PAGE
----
The Protest Songs That Soundtracked a Movement in 2020
Music has always reflected the culture and society that it was cultivated in. Hip hop naturally has long been at the forefront of social commentary music. With the more underground and activist-minded artists having plenty of time to cook up in quarantine, conscious protest songs came to light nearly throughout the entire past year. The United States (and much of the globe) experienced a lot of unrest, and tensions were high. Musicians are for the people though, so the voices that needed to be heard were carried onto radio and streaming via our favorite artist’s releases. From NWA to RTJ, social commentary and protest music has always done its job of capturing the feelings of a strung out society.
“Front Lines” – Conway the Machine
Featuring the classic, haunting Beat Butcha production, Conway stands up straight with his chest out proclaiming the injustices he watched unfold this year. His Buffalo upbringing is clearly a driving factor behind the disgust you can hear in his voice throughout the track. With a news reporter audio clip slotted in at the end of the 4 minute runtime, this may not be an anthem for the cause, but it sure shows the harsh reality of it. The Machine laments the cruelty and unfairness he and millions of other black Americans face when interacting with the law as the keys and drums lurch beneath his cold yet casual flow.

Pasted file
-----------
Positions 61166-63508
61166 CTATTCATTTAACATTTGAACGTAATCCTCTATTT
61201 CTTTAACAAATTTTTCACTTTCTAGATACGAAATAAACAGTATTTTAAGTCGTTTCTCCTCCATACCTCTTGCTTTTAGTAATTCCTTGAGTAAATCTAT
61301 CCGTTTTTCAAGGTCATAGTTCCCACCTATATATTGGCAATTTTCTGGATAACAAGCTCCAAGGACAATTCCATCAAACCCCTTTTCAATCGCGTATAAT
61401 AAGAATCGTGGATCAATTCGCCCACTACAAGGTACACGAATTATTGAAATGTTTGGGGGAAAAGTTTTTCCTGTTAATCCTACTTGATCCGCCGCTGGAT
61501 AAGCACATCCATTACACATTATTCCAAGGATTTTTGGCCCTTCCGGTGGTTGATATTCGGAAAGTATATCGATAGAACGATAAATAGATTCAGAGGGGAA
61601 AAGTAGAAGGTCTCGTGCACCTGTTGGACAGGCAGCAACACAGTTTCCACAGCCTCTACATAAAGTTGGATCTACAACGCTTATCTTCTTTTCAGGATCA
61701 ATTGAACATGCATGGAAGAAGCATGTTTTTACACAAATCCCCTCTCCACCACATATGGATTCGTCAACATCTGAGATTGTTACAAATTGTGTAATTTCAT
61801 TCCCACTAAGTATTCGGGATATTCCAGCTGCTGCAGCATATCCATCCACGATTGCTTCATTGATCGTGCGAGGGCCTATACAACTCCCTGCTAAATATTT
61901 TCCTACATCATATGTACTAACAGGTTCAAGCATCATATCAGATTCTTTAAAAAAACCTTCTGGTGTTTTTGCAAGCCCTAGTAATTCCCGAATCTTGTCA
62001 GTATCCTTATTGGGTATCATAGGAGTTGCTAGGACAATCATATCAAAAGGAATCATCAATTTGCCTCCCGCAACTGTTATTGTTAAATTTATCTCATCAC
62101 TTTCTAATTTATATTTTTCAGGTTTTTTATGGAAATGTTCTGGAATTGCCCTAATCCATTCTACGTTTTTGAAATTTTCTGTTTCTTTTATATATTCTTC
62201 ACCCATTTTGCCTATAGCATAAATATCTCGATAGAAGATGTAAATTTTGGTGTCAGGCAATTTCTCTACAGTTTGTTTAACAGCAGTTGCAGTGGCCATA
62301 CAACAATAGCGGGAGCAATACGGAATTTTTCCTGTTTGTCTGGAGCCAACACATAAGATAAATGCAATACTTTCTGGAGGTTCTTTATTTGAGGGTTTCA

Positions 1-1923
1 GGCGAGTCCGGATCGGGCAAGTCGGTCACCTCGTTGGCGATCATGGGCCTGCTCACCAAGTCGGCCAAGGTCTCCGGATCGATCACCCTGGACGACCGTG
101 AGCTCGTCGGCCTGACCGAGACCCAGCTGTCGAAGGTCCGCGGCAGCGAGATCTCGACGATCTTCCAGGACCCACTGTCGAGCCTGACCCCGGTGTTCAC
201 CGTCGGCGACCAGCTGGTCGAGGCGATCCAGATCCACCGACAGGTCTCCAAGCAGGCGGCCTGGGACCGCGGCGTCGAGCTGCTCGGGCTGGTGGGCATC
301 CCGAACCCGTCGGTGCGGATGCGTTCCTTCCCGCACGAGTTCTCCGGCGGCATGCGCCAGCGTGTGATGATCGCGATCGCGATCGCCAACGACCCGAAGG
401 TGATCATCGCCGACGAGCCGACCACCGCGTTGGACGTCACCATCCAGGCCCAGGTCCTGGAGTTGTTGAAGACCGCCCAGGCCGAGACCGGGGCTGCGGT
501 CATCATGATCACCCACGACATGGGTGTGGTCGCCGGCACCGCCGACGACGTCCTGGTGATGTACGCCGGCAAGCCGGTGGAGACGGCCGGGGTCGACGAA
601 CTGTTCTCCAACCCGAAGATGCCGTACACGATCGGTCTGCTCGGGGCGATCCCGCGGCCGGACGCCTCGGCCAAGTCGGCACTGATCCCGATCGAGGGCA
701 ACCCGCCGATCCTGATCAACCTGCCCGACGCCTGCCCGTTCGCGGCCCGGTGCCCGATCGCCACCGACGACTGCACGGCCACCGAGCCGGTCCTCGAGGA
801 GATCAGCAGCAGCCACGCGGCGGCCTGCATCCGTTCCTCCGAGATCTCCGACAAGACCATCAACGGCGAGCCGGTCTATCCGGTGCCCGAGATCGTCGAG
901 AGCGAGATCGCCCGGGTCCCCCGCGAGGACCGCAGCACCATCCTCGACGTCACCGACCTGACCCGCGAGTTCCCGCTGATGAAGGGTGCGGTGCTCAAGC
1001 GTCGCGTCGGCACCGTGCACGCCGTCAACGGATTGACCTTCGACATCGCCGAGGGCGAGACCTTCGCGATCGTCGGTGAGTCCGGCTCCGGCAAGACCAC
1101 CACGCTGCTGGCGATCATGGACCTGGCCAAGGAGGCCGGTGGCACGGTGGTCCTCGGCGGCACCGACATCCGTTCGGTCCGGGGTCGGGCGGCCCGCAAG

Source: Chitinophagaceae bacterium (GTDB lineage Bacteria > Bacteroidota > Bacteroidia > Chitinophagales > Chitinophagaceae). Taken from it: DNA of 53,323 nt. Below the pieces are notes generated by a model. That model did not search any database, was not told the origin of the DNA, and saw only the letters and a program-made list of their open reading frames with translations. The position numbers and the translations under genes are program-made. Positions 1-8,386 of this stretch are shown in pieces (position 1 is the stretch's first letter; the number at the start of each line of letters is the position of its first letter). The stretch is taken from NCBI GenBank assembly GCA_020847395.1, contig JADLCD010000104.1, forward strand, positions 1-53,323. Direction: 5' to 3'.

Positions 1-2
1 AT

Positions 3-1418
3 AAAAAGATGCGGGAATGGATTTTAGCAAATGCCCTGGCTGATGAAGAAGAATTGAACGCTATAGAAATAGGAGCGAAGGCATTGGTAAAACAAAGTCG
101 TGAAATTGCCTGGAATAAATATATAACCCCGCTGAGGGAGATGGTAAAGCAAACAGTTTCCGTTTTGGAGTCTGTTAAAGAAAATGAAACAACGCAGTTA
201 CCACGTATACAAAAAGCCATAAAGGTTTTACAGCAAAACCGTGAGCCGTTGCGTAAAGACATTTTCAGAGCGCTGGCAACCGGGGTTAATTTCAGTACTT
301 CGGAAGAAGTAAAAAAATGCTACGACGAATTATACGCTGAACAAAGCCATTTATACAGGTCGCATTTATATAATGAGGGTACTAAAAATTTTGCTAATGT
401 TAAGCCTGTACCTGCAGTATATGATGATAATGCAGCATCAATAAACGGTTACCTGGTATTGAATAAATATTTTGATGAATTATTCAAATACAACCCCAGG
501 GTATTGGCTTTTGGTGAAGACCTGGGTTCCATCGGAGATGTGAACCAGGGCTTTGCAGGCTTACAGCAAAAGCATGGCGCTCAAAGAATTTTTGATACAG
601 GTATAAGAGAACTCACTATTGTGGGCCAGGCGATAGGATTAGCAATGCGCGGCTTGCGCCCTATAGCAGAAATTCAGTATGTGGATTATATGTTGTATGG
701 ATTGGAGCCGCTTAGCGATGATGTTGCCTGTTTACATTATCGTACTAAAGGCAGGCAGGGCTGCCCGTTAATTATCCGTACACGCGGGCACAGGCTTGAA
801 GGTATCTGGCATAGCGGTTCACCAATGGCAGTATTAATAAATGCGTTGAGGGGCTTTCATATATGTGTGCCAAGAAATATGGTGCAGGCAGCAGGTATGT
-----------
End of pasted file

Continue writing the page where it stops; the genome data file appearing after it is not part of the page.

“Fight the Power: Remix 2020” – Public Enemy (ft. Nas, Rapsody, Black Thought, Jahi, YG, ?uestlove)
1989 brought us the iconic protest song Fight The Power, and Public Enemy revived the anthem in true 2020 style. ?uestlove, YG, Nas, Rapsody, Black Thought, and Jahi join the group in bringing back the soul and determination of the original. Each feature adds something new to the track, with fresh lyrics reflecting current events like:
This is perhaps the most apt song for this mess of a year. Social justice has come a long way since the original conception of this song, but sadly there is still a long way to go. While retaining the original sound and simultaneously modernizing the lyrical content, Public Enemy did their job once again in uniting the cause under music.
“12 Problems” – Rapsody
Elevated by mesmerizing looped background vocals, the attitude and grit practically flows out of the speakers with Rapsody’s 2020 commentary of a track. Trading flows like a stylist choosing outfits, she touches on subjects such as police brutality, weed charges, the thirteenth amendment, and the plight of black lives in a country and system that is still not corrected. She’s got 99 problems, but 12 is still the biggest.
“walking in the snow” – Run The Jewels
Distorted guitars and frantic orchestral hits ring in this forerunner of a track from Run The Jewel’s 2020 album. Dropped in the midst of the biggest riots and turmoil in the country, the energy is palpable throughout every line. With varied production throughout, RTJ does the job once again of providing music for the masses that doesn’t sacrifice the message. The breakneck speed of the drums and bars alike are enough to get anyone up off their seat and headed to the street.
“Same Sh!t Different Toilet” – Pharoahe Monch, Styles P, Marco Polo
Mirroring the feeling of those experiencing injustice around America for the nth time, “Same Sh!t Different Toilet” chronicles the systemic problems that plague minorities across the nation. The lyrical talent of Monch is always a welcome addition to any movement, while Styles P joins the fray created by the producer Marco Polo.